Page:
After seeing so many of the elementals in this world, I often wonder what new could be raised. I was very impressed by how water magic was presented. It’s rare for water magic to be presented as dangerous and it is often relegated to healing. I though this would be the case in this world since the Elemental magic replaced water with ice. But Salina’s water magic was presented in a way that was extremely lethal, powerful and even frightening. I was also glad to see Gin pulling out the big guns. I was getting tired of the whole “Gin is the most powerful elemental in the world ever” speech followed by a train of elementals who are just too strong for her. I’m glad to see her using her magic more after so many books of getting over her issues. I still love the world – I love the elementals and vampires and dwarfs and giants. I love the complete integration of these things into the “normal” world. It has a lot of depth, a lot of variety and is extremely internally consistent, which is hard to maintain over this many books.
I don’t know if this comes from my love of cooking but I love that Gin cooks, I love that at least once a book she will take the time to cook things and more than just “I cooked X”. And, yes, I did make her apple pies and they’re yummy.
The villain is a woman who uses guile, seduction and manipulation as tools and weapons. It’s a trope that dogs a lot of women and a lot of female villains. However, like any trope it can be defeated with simple counter examples. And while Salina is a classic trope, we’ve had Mab and Electra as female villains who have avoided and subverted the trope. Both were dangerous simply by being dangerous not by being seductive. Similarly we have many other female characters who are all strong in their own ways beyond seduction: Gin, Jojo, Bria, Roslyn and Sophia. Each is very different – from Roslyn’s beauty and endurance, the Gin’s ruthless ferocity, to Bria’s conscience and determination, Sophia’s survival, Jojo’s class – they’re all very different women but they’re all very strong women. It’s one of the things I love most about this series – not only do we have a powerful, female character as a protagonist, but she also has a lot of strong female friends as well, friends who are storing in their own right. Yes they do spend most of their time supporting the protagonist and a couple of them have been rescued by her, but they are independent people with their own lives, their own motivations and their own existence that doesn’t revolve around Gin.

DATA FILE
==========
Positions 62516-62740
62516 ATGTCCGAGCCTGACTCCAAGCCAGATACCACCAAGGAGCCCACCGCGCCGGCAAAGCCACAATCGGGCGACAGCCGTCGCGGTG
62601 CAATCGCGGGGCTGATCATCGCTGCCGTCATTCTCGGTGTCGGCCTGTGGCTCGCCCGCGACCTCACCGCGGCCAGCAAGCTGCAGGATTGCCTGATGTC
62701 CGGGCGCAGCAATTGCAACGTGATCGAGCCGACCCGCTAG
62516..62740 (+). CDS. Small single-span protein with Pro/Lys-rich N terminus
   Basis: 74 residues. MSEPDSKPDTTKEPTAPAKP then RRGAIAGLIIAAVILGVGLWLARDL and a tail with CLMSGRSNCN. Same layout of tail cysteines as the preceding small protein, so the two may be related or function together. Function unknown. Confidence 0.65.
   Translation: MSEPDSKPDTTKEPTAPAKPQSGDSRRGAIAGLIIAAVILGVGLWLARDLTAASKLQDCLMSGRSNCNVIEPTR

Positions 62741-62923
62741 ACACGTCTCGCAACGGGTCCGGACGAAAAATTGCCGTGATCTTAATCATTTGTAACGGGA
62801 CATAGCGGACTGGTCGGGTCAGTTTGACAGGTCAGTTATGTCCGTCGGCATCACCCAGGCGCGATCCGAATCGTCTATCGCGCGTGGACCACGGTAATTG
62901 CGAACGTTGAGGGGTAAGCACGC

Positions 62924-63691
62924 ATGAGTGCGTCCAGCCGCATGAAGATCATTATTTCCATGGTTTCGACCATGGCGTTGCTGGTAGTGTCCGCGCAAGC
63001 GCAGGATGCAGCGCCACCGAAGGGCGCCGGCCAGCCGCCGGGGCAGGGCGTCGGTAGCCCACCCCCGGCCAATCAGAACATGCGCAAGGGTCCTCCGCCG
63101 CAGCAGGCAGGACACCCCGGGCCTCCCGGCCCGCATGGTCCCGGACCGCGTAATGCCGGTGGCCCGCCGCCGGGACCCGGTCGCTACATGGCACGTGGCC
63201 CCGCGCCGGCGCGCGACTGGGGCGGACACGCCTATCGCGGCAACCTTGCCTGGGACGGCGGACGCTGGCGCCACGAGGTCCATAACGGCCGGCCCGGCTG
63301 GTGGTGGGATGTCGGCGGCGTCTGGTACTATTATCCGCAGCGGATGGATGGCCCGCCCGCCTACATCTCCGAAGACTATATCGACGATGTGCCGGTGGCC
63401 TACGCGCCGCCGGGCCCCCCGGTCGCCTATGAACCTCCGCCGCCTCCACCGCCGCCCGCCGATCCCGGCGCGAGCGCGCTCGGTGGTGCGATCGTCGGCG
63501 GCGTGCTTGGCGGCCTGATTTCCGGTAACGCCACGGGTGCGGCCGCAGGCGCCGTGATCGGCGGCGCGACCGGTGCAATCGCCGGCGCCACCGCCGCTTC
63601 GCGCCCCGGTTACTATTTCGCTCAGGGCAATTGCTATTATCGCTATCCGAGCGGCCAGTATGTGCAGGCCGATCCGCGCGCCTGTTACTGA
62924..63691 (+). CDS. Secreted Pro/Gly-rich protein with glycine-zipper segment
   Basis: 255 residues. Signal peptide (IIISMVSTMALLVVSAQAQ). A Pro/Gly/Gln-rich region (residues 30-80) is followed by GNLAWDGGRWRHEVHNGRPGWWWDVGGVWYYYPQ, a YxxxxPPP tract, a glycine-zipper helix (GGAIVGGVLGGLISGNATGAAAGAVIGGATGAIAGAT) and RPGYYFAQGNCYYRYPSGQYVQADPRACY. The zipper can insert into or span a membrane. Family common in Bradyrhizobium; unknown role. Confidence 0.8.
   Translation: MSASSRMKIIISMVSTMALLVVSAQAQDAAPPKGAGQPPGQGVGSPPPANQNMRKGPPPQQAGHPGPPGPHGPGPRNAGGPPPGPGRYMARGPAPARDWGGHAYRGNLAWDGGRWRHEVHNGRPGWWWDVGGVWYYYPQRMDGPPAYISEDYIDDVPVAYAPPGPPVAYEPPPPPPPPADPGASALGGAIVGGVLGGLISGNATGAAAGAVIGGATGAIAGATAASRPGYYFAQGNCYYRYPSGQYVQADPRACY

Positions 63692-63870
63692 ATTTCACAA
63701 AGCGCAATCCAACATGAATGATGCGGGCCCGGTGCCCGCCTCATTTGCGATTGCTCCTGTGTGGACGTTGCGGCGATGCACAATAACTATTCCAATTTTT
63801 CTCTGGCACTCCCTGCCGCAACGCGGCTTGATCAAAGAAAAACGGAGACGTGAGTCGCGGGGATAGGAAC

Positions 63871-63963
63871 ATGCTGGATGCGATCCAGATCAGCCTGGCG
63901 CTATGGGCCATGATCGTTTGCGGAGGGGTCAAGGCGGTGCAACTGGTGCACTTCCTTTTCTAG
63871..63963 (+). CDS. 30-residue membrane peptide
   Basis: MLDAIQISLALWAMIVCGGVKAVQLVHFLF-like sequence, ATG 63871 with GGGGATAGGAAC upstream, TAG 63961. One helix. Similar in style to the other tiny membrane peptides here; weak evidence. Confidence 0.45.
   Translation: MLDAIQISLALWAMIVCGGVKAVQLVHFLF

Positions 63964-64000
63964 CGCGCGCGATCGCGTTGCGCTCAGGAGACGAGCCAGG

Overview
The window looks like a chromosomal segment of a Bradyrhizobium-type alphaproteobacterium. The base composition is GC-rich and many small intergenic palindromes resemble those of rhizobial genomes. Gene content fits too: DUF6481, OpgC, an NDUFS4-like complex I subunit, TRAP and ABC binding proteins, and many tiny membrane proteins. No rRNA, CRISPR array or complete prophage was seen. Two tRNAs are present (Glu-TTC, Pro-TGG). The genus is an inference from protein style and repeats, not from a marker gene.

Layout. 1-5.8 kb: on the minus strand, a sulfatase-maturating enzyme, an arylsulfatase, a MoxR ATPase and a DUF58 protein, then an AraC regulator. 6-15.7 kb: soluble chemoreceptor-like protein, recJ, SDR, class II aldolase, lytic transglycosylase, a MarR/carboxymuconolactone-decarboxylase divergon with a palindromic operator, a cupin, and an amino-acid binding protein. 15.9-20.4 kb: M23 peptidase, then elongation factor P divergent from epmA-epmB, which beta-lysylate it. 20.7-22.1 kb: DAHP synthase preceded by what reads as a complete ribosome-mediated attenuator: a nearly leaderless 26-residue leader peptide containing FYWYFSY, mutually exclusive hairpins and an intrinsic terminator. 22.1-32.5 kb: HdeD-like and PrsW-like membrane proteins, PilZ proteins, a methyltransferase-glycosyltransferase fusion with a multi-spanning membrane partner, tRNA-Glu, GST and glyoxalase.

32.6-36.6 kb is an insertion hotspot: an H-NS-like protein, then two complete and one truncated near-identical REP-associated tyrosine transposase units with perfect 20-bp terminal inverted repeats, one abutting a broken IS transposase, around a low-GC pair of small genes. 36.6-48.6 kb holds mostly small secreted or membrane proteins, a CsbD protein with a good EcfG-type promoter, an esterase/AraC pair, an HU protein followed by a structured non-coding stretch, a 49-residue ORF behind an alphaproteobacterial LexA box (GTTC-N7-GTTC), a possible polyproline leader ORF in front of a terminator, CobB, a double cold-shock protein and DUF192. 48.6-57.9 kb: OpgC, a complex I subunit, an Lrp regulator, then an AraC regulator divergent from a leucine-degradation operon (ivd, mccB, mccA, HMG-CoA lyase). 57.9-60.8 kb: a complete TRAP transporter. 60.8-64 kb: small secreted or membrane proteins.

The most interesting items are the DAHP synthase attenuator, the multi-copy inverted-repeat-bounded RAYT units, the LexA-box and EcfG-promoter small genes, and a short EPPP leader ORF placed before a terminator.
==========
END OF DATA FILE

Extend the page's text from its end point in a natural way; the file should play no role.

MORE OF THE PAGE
What I really don’t like, though, is that part of the villain’s villainy involves a fake rape accusation. I hate that meme, I hate the damage it causes and I hate the culture of doubt we have around rape. It was unnecessary and it’s damaging
Inclusionwise, the book has the same problems of the series. There’s only a bit appearance of POC is a couple of brief inserts. There are still no GBLT people in the series.
Salina’s treatment as an insane person is difficult. On the one hand, the idea that she set out to slaughter people because she is mentally ill is highly problematic because of the constant portrayal of mentally ill people as dangerous – a false portrayal at that. At the same time, Roslyn makes it clear that Salina was always cruel even before her father’s murder. So, while seeking revenge for her father’s murder is presented as one of her primary motivations and her suffering a psychotic break after the death may be part of what contributed to her current behaviour, it’s clear that she was always this dangerous, this sadistic and this deadly.
This was a great book – and I say that as someone who really isn’t keen on relationship drama. And, yes, I could have done without it, not so soon after Donovan Caine, but I liked to despite it. I even liked the relationship aspects because it avoided so many of the pitfalls I’m used to. I aren’t keen on Owen’s snit at the end and the character has gone down in my estimations (but he was never one of my favourites). The world, the character, the stories – they’re all still excellent and this series is keeping its quality even after the death of the big bad.